And he delivered [them] into the hand of his servants
To present them to Esau as from him: every drove by themselves;
there seems to have been three droves, see ( Genesis 32:19 ) ; very probably the two hundred and twenty goats, male and female, were in the first drove; and the two hundred and twenty sheep, ewes, and rams, were in the second drove; and the thirty camels, with their colts, and the fifty cows and bulls, with the twenty she asses and ten foals, which made in all one hundred and forty, were in the third drove: though Aben Ezra thinks there were five droves; nor is it improbable, the goats in one drove, the sheep in another, the camels and colts in a third, and the kine and bulls might make a fourth, and the asses with their foals a fifth: and saith unto his servants, pass over before me:
over the brook Jabbok, ( Genesis 32:22 ) , a day's journey or less before him, as Jarchi observes, or rather a night's journey, as seems by the context; for these were sent out at evening, and Jacob stayed behind all night, as appears by what follows: and put a space betwixt drove and drove;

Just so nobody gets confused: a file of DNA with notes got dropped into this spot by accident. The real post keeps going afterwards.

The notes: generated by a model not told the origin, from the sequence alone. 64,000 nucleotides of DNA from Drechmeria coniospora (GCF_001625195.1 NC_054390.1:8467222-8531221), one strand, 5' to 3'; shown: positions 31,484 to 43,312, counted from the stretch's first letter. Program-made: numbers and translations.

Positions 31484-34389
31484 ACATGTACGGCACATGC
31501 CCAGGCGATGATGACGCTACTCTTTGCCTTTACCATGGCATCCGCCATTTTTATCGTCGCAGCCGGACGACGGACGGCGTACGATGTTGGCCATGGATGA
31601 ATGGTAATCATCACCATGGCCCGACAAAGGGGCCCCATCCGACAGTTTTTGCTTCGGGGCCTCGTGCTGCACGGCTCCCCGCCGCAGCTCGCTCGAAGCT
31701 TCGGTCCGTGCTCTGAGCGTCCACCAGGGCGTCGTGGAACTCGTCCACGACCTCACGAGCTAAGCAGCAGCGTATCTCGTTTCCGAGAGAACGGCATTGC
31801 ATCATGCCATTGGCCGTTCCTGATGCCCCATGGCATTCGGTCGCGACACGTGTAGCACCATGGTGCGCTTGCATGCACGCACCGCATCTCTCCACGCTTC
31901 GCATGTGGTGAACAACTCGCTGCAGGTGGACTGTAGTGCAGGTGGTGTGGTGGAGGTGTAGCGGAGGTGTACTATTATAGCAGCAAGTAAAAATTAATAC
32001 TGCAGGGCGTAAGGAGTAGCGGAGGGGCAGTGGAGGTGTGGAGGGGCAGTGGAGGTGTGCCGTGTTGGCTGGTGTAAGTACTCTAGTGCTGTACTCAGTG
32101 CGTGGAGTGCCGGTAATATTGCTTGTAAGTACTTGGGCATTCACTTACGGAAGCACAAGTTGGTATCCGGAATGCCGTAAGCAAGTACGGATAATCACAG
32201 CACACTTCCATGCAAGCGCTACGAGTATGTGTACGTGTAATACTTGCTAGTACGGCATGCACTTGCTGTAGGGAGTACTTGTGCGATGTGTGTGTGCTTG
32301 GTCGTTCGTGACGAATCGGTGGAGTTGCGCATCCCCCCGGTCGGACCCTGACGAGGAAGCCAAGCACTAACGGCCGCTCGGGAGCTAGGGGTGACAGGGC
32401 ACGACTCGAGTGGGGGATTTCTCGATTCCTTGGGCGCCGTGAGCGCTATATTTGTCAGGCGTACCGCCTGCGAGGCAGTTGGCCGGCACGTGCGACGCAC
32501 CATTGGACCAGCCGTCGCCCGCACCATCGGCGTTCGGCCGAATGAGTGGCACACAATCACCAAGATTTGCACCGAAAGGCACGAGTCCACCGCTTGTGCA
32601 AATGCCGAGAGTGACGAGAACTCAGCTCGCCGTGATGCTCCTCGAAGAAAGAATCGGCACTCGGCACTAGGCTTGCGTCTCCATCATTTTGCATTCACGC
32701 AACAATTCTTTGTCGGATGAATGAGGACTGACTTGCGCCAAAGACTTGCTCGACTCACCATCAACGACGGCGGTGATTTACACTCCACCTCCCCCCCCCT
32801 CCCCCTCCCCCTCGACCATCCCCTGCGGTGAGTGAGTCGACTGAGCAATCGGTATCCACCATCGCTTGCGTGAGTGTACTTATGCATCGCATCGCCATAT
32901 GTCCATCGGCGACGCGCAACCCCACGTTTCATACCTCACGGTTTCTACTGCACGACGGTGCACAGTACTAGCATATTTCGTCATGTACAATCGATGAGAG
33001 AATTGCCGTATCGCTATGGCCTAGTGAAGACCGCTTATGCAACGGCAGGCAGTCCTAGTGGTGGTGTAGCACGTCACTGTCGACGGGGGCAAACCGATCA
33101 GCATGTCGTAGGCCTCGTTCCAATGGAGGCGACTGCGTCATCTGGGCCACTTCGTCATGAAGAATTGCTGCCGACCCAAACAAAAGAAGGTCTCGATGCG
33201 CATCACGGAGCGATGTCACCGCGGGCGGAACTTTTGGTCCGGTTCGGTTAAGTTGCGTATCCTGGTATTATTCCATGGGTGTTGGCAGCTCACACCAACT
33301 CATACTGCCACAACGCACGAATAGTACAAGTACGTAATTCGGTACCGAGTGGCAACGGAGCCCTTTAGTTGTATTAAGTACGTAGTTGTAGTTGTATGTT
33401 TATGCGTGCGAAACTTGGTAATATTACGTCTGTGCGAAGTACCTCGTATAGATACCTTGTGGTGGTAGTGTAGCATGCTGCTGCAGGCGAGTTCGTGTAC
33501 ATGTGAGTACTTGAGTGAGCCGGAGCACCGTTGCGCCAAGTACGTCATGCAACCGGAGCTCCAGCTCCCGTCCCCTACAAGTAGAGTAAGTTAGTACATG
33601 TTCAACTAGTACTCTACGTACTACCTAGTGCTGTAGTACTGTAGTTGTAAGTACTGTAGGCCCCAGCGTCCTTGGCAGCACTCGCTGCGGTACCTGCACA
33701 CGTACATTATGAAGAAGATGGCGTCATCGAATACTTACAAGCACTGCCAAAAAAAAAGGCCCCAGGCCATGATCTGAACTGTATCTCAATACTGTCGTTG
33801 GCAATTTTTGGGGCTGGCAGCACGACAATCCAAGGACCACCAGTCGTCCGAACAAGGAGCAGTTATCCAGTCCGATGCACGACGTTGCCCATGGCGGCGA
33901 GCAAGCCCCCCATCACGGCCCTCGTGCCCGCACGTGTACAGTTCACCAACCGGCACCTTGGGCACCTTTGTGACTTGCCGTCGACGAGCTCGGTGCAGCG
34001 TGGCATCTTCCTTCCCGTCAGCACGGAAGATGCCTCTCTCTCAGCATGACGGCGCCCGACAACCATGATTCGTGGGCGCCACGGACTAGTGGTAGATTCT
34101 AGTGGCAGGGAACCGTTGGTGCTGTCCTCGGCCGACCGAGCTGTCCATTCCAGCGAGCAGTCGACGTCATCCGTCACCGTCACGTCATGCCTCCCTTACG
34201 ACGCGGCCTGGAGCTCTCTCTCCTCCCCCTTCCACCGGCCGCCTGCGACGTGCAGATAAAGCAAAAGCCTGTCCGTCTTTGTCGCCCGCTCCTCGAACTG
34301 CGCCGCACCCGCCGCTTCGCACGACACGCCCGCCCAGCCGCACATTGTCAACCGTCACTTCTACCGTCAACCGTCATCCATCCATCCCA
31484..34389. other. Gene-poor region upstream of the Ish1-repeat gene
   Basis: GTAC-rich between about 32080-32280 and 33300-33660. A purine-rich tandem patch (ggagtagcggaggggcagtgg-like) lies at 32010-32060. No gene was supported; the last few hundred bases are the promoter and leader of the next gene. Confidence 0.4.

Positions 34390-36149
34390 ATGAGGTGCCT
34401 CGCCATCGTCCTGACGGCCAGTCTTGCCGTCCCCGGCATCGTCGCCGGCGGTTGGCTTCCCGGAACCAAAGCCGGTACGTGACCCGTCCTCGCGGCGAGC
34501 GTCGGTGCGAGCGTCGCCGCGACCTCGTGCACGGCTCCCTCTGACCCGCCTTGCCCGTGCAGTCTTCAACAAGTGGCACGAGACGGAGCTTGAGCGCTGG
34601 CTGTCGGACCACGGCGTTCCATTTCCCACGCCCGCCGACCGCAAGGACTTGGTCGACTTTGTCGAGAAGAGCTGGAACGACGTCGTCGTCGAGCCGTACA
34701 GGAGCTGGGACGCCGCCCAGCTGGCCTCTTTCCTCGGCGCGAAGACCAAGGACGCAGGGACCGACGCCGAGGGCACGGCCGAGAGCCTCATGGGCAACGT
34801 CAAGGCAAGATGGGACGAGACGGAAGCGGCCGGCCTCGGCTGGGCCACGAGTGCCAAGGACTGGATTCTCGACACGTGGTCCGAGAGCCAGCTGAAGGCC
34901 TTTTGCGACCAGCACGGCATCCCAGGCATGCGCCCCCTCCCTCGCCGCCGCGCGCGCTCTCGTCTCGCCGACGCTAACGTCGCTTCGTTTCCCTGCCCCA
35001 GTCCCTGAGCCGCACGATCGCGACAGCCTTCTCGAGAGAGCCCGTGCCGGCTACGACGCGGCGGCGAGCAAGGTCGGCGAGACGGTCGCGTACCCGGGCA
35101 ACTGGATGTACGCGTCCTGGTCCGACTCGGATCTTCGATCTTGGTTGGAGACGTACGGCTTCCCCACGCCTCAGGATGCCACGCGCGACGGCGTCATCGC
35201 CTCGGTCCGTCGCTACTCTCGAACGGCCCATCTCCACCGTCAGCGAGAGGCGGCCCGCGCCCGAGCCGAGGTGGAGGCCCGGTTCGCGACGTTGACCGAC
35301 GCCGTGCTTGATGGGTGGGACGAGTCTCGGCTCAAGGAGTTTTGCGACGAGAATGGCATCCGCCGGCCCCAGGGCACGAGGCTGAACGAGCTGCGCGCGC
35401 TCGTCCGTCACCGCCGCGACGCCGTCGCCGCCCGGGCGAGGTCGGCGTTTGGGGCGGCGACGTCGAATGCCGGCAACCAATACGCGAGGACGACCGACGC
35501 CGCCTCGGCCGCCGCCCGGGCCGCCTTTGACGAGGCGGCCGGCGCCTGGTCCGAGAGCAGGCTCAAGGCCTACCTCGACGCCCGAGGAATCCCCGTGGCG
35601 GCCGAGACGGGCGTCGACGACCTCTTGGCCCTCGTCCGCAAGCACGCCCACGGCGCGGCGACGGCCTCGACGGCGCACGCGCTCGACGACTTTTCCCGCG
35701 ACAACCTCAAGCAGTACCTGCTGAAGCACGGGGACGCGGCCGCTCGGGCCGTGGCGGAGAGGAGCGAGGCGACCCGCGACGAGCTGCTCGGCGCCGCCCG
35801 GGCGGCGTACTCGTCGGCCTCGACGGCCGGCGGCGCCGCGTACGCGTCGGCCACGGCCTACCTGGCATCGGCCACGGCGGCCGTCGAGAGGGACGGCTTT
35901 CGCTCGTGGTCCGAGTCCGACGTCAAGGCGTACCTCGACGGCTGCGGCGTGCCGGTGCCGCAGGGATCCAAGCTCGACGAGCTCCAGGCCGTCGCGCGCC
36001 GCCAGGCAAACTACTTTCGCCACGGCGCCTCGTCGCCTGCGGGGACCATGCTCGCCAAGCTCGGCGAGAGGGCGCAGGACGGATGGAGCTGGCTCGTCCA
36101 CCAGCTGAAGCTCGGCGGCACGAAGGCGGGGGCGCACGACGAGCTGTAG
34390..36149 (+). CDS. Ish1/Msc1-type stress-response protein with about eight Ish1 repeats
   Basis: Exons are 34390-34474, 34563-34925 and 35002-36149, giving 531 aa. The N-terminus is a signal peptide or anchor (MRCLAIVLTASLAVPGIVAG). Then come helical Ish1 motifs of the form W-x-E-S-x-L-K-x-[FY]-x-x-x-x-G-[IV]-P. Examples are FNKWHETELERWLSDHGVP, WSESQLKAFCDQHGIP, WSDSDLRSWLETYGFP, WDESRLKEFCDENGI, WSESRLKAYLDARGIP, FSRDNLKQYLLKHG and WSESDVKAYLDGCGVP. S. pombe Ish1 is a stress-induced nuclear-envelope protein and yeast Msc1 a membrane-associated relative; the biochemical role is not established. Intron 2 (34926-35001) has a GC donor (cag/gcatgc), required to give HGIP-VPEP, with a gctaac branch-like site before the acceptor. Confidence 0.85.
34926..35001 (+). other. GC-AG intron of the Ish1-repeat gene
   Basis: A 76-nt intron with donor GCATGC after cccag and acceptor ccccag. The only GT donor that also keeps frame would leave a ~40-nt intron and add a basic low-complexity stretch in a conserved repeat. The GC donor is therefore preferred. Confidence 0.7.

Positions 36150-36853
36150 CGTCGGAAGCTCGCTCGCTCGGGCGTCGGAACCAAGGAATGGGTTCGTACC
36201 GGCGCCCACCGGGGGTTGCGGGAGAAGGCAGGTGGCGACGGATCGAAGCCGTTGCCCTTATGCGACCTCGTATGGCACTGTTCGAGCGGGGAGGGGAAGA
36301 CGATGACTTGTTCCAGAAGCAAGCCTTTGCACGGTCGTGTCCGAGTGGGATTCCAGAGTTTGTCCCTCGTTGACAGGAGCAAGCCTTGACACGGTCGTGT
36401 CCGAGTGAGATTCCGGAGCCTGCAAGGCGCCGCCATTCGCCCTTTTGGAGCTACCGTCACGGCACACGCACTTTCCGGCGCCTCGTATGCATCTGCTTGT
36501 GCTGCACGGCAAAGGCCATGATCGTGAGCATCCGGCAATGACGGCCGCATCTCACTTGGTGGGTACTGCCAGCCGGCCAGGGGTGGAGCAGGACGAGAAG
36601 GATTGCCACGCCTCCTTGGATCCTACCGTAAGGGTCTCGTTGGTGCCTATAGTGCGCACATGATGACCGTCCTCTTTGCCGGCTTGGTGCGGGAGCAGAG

his meaning is, that they should not follow each other closely; but that there should be a considerable distance between them, and which he would have them careful to keep: his view in this was, partly to prolong time, Esau stopping, as he supposed he would, at each drove, and asking questions of the men; and partly that he might the better and more distinctly observe the largeness of his present, and his munificence in it, and so, both by the present, and by the frequent repetition of his submission to him as his servant, his wrath, if he came out in it, would be gradually abated, and before he came to him he would be in a disposition to receive him with some marks of affection and kindness, as he did.